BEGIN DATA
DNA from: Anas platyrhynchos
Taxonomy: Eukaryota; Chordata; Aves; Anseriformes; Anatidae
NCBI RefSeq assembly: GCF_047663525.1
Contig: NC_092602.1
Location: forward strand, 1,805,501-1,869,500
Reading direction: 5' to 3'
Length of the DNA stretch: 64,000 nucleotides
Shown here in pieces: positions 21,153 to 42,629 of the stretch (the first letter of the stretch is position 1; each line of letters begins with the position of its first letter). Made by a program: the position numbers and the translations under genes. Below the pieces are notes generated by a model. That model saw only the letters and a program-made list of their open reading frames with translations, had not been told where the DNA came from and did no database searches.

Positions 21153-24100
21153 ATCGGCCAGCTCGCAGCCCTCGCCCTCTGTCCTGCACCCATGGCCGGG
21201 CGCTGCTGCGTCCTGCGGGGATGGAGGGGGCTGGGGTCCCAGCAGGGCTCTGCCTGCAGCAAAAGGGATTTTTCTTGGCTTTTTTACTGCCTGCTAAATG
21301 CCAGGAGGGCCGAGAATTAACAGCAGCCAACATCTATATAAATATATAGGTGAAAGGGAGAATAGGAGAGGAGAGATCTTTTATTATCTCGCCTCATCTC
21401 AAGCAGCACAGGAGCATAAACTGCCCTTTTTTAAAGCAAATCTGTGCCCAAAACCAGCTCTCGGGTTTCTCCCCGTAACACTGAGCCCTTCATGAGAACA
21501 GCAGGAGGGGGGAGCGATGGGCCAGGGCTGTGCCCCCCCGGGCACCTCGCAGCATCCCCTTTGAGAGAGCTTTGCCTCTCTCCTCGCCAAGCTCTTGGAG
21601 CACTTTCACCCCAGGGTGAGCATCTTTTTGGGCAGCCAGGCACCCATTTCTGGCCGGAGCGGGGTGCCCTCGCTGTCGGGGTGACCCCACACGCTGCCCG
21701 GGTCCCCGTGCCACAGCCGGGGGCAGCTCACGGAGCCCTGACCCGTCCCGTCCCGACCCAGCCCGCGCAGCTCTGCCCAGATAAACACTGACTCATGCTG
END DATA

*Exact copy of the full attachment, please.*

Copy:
DNA from: Anas platyrhynchos
Taxonomy: Eukaryota; Chordata; Aves; Anseriformes; Anatidae
NCBI RefSeq assembly: GCF_047663525.1
Contig: NC_092602.1
Location: forward strand, 1,805,501-1,869,500
Reading direction: 5' to 3'
Length of the DNA stretch: 64,000 nucleotides
Shown here in pieces: positions 21,153 to 42,629 of the stretch (the first letter of the stretch is position 1; each line of letters begins with the position of its first letter). Made by a program: the position numbers and the translations under genes. Below the pieces are notes generated by a model. That model saw only the letters and a program-made list of their open reading frames with translations, had not been told where the DNA came from and did no database searches.

Positions 21153-24100
21153 ATCGGCCAGCTCGCAGCCCTCGCCCTCTGTCCTGCACCCATGGCCGGG
21201 CGCTGCTGCGTCCTGCGGGGATGGAGGGGGCTGGGGTCCCAGCAGGGCTCTGCCTGCAGCAAAAGGGATTTTTCTTGGCTTTTTTACTGCCTGCTAAATG
21301 CCAGGAGGGCCGAGAATTAACAGCAGCCAACATCTATATAAATATATAGGTGAAAGGGAGAATAGGAGAGGAGAGATCTTTTATTATCTCGCCTCATCTC
21401 AAGCAGCACAGGAGCATAAACTGCCCTTTTTTAAAGCAAATCTGTGCCCAAAACCAGCTCTCGGGTTTCTCCCCGTAACACTGAGCCCTTCATGAGAACA
21501 GCAGGAGGGGGGAGCGATGGGCCAGGGCTGTGCCCCCCCGGGCACCTCGCAGCATCCCCTTTGAGAGAGCTTTGCCTCTCTCCTCGCCAAGCTCTTGGAG
21601 CACTTTCACCCCAGGGTGAGCATCTTTTTGGGCAGCCAGGCACCCATTTCTGGCCGGAGCGGGGTGCCCTCGCTGTCGGGGTGACCCCACACGCTGCCCG
21701 GGTCCCCGTGCCACAGCCGGGGGCAGCTCACGGAGCCCTGACCCGTCCCGTCCCGACCCAGCCCGCGCAGCTCTGCCCAGATAAACACTGACTCATGCTG